Butterfly valve disk design has a significant effect on valve flow rate as the valve travels from closed to open. A disk with an inherent equal percentage characteristic can better compensate for changing pressure drops as the flow changes. Equal percentage trim will give a linear installed characteristic for changing pressure drops, which is ideal. The result is a more accurate, one-to-one change between flow rate and valve travel.

Figure 1: Comparison of globe valve and butterfly valve. The best control occurs when gain is 0.5 to 2.0. Globe valves control well across a broad travel range, but standard butterfly valves are limited to 30-50% travel.
Figure 1: Comparison of globe valve and butterfly valve. The best control occurs when gain is 0.5 to 2.0. Globe valves control well across a broad travel range, but standard butterfly valves are limited to 30-50% travel.

Butterfly valves recently became available with disks having an inherent equal percentage flow characteristic. This delivers an installed characteristic that results in an installed process gain within the desired 0.5 to 2.0 range over a wider travel. This results in significantly improved throttling control, especially in the lower travel ranges.

This design provides good control with acceptable gain of 0.5 to 2.0 from about 11% open to 70%, a control range improvement of nearly threefold when compared to a typical high-performance butterfly valve (HPBV) of the same size. The equal percentage disk thus delivers overall lower process variability.

Butterfly valves with an inherent equal percentage characteristic, such as the Control-Disk Valve, are ideal for processes that require precise, throttling control performance. They can control closer to the target set point regardless of process disturbances, which results in a reduction in process variability.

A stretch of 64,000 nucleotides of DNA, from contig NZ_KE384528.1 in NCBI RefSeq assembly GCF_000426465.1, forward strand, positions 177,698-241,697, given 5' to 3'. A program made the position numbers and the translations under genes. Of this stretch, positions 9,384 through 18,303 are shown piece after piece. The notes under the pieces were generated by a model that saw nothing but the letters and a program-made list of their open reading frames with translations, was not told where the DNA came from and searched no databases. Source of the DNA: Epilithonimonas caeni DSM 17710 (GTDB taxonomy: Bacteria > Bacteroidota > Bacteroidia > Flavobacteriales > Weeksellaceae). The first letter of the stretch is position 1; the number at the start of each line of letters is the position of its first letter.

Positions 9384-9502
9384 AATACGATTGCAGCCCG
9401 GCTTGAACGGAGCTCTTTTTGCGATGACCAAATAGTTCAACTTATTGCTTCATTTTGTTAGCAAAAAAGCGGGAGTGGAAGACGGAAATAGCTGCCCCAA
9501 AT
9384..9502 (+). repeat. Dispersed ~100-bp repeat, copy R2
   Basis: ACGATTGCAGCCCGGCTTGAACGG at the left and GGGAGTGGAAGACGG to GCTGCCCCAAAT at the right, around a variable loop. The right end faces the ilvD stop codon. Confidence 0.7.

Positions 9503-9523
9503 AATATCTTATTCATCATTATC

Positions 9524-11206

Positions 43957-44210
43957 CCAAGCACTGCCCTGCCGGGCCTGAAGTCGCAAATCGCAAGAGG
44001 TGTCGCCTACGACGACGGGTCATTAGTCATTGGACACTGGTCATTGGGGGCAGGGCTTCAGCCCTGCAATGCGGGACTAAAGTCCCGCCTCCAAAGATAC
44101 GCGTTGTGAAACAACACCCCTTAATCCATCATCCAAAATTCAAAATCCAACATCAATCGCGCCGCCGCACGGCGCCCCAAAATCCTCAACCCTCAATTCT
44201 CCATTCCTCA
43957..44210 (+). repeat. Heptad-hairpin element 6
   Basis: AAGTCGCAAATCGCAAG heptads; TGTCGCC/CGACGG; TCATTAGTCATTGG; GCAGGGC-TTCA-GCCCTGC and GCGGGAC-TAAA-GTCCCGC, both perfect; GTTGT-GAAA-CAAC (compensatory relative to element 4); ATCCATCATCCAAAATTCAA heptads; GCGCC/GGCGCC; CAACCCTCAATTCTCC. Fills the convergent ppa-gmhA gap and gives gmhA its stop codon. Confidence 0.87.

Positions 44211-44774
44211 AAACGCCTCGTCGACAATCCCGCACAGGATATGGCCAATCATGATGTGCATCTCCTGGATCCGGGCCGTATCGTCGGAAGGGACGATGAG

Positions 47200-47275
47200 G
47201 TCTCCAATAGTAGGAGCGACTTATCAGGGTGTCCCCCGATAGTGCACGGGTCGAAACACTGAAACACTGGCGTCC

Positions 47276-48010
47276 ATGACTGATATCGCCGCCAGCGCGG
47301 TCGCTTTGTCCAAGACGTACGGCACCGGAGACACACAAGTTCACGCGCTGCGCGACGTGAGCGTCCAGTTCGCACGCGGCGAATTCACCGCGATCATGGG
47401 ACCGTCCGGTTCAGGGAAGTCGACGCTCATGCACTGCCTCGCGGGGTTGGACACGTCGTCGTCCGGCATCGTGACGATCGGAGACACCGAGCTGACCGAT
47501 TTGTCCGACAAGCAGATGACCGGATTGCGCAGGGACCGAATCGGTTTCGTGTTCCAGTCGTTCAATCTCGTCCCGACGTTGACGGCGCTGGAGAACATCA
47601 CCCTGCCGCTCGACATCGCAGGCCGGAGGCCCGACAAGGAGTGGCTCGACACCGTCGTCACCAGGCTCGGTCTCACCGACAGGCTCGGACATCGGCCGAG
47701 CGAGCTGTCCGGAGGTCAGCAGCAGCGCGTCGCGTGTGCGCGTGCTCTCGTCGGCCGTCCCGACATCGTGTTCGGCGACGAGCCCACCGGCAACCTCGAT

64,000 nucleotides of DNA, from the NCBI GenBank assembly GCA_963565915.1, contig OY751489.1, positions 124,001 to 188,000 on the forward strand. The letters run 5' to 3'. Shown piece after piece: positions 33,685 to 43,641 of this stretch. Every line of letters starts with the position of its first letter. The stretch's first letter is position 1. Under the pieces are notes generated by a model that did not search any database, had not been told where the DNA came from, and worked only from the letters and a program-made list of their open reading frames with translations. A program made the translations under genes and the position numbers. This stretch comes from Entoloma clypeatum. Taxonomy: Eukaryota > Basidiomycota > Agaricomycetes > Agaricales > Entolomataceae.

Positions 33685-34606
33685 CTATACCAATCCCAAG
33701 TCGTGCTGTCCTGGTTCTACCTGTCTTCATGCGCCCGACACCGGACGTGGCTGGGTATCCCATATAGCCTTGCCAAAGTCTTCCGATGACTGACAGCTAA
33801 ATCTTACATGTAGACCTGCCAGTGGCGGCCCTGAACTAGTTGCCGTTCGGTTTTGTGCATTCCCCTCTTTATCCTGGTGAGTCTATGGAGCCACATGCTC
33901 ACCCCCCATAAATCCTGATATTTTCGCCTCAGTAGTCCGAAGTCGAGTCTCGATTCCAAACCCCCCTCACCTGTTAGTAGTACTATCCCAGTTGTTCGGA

Improving control

If a butterfly valve is operating poorly, simply replacing it with a properly sized valve may solve the problem. For example, a paper company was using two oversized butterfly valves to control water removal from pulp stock. The two valves were operating below 20% travel, causing process variability of 3.5 and 8.0%, respectively. They spent most of their service life in manual mode.

Two properly-sized NPS 4 Fisher Control-Disk butterfly valves with digital valve controllers were installed. The loops now operate in automatic mode, and process variability went from 3.5% to 1.6% for the first valve, and 8% to 3.0% for the second valve, without any special loop tuning required.

Poor water pressure and flow control from the coolant system in a steel mill caused end product inconsistency. Nine installed HPBVs could not effectively control the flow of water as required.

The mill wanted to install valves that would better control the process, and needed to minimise installed cost. The mill would have spent $10,000 for piping changes per valve to switch from the HPBVs to segmented ball valves. Instead, Emerson suggested its Control-Disk butterfly valves fitting the current HPBV face-to-face dimensions.

One Control-Disk valve was tested side-by-side with one of the nine existing HPBVs, and it performed to specified requirements. The mill replaced the remaining eight HPBVs within the year, each with a Control-Disk valve and this eliminates the need for $90,000 in piping changes for segmented ball valves, and the roughly 25% increased cost of ball valves versus butterfly valves.

The Control-Disk valves provide precise control and help eliminate end-product variability. The steel mill estimated the nine installed Control-Disk valves result in annual savings of about $1 million.  


HPBVs with digital positioners have a lower initial installed cost than most other valve types, and can provide an adequate control range when sized properly. They have high capacity and minimal flow restriction. Butterfly valves with inherent equal percentage trim offer an opportunity for an expanded control range, similar to that of a globe or ball valve and only take up the space of a HPBV.

When selecting valves, especially HPBVs, make sure they are sized correctly, or they could wind up being controlled manually from the control room. It is also important to consider the valve style, inherent characteristic and valve size that will provide the broadest control range for the application.

Mark Nymeyer is a global marketing communications manager at Emerson Automation Solutions for flow controls.